Study into widening Town Cut and Two Rock Passage planned
A $240,000 study is to be carried out into the impact of modifying Town Cut Channel and Two Rock passage to allow larger ships to berth in Hamilton and St George's.
A spokesman for the Department of Tourism said yesterday that the study will look at the feasibility of modifying the channels to allow the visitation of panamax and post-panamax ships.
“Town Cut presents the major challenge, therefore it will be the primary focus of this study,” he said. “These modifications include the amount of dredging, widening and straightening, sea bed modeling for symmetry. Also the impact of the modifications on wave conditions within St George's harbour and the cost of improvements.”
The $238,500 contract to the carry out the study was awarded to Moffatt & Nichol in September.
Panamax ships, designed to match the size limits of the Panama Canal, can be as much as 965ft long and 106ft wide with a depth, or draft, of 39.5ft in tropical fresh water.
Newer and larger post-panamax ships, like the Freedom and Oasis class ships, are so-called because they are too large to pass through the Panama Canal.
Currently the largest ships to visit the Island are the post-panamax Voyager Class ships such as the
Voyager of the Seas and
Explorer of the Seas, each of which can carry around 3,114 passengers.
Oasis class ships are the world's largest passenger ships, measuring 1,187ft long and carrying as many as 5,400 passengers.
The concept of modifying Town Cut has been a subject of debate for several years, with the downturn in the St George's economy largely blamed on the reduction of cruise ship visits.
This year only one ship, the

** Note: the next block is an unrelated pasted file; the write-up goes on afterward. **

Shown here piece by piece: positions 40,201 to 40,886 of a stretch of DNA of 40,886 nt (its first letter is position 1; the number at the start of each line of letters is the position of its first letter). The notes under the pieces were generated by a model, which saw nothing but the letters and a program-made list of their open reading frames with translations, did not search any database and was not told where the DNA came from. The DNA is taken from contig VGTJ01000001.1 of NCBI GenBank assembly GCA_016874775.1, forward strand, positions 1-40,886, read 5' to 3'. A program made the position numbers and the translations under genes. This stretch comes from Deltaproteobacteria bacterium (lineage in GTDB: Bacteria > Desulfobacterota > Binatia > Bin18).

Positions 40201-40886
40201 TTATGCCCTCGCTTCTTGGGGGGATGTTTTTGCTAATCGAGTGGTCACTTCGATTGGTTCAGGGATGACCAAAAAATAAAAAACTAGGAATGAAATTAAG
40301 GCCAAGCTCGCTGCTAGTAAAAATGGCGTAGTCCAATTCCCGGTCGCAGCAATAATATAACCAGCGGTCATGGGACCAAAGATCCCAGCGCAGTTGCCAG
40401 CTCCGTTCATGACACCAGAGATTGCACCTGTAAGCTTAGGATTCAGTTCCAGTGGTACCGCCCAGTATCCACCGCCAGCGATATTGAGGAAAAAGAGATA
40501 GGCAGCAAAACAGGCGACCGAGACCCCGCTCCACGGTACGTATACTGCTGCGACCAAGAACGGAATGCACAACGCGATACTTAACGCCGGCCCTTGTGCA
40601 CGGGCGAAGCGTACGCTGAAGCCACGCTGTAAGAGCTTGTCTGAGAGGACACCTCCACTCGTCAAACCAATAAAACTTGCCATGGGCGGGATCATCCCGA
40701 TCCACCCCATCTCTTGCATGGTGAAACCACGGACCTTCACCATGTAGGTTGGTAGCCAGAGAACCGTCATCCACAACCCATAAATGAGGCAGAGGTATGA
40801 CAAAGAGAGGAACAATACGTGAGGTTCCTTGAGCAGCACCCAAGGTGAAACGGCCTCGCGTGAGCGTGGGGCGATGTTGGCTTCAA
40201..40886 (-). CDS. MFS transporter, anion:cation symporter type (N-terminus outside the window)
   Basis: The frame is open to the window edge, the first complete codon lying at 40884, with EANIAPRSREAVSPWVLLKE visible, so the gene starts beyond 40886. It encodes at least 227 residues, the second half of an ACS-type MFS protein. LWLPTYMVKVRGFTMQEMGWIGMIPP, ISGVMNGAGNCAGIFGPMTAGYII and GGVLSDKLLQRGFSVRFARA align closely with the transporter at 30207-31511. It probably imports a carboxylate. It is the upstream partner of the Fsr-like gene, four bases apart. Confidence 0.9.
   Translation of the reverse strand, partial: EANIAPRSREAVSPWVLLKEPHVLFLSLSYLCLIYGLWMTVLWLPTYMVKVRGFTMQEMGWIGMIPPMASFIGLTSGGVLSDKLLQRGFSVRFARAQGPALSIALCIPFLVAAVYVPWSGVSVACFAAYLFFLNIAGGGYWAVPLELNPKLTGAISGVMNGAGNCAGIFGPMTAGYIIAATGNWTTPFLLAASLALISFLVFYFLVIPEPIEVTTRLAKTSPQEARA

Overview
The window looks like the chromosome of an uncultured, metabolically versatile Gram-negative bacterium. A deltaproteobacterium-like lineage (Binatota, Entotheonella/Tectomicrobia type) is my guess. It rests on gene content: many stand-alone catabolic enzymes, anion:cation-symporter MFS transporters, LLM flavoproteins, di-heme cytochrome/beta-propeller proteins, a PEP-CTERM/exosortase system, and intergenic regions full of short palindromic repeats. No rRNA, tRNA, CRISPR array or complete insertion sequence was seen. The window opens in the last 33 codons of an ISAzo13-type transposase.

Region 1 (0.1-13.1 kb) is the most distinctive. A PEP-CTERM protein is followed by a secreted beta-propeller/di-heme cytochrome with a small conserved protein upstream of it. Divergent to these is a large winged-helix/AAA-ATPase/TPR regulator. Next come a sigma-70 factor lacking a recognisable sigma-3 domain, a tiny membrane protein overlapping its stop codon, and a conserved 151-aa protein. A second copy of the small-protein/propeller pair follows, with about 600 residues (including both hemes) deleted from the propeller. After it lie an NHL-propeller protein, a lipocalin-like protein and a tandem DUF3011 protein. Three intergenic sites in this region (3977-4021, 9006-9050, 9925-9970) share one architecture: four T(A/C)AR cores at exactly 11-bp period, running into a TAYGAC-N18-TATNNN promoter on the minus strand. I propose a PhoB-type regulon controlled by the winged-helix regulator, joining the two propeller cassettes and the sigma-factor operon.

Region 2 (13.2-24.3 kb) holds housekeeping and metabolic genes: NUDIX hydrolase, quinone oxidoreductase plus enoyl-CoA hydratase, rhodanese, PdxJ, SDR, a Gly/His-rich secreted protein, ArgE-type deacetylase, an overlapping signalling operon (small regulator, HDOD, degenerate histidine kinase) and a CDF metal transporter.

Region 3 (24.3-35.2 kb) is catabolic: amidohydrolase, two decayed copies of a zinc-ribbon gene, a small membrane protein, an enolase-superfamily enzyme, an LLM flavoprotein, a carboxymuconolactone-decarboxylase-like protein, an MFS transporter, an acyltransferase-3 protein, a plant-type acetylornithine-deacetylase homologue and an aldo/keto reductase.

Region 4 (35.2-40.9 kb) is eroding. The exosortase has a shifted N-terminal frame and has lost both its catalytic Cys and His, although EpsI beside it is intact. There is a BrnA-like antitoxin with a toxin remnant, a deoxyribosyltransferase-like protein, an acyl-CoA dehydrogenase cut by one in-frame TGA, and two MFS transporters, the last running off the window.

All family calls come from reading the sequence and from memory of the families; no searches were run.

Veendam, was scheduled to make regular visits to the town, but problems arose when it was discovered the ship was too wide to pass through Town Cut.
Instead of docking in the town, it remained in Murray's Anchorage, with visitors being ferried to and from shore.
Mayor of St George's Kenneth Bascome said that the study is the first step towards making an informed decision on the channel.
“We had asked the former Premier earlier this year if he would, in his capacity as Tourism and Transportation Minister, carry out this study so we could have information,” Mr Bascome said.
“Once we know what they are suggesting, we will go to the people, and from there we will make a decision. Right now, we are simply waiting to see what the findings are.”
Hamilton Mayor Charles Gosling said: “As you are aware, we have the preliminary plans for the Hamilton Waterfront before the Department of Planning. We will be interested to see how the proposed study ties in with our development plans.”
Stuart Hayward of the Bermuda Environment and Sustainability Taskforce (BEST) said the commissioning of a study is a positive step, but expressed concern that, because of the economic pressures, the Corporations may make accept a proposal they might otherwise resist.
“We have been aware of schemes ranging from simple buoying to major blasting of our shipping channels,” Mr Hayward said.
“However, if the study is being handled with most strict adherence to the principles of good governance, and includes social and economic issues, then we welcome the study and look forward to being involved in the scoping and consultation phase of the process.”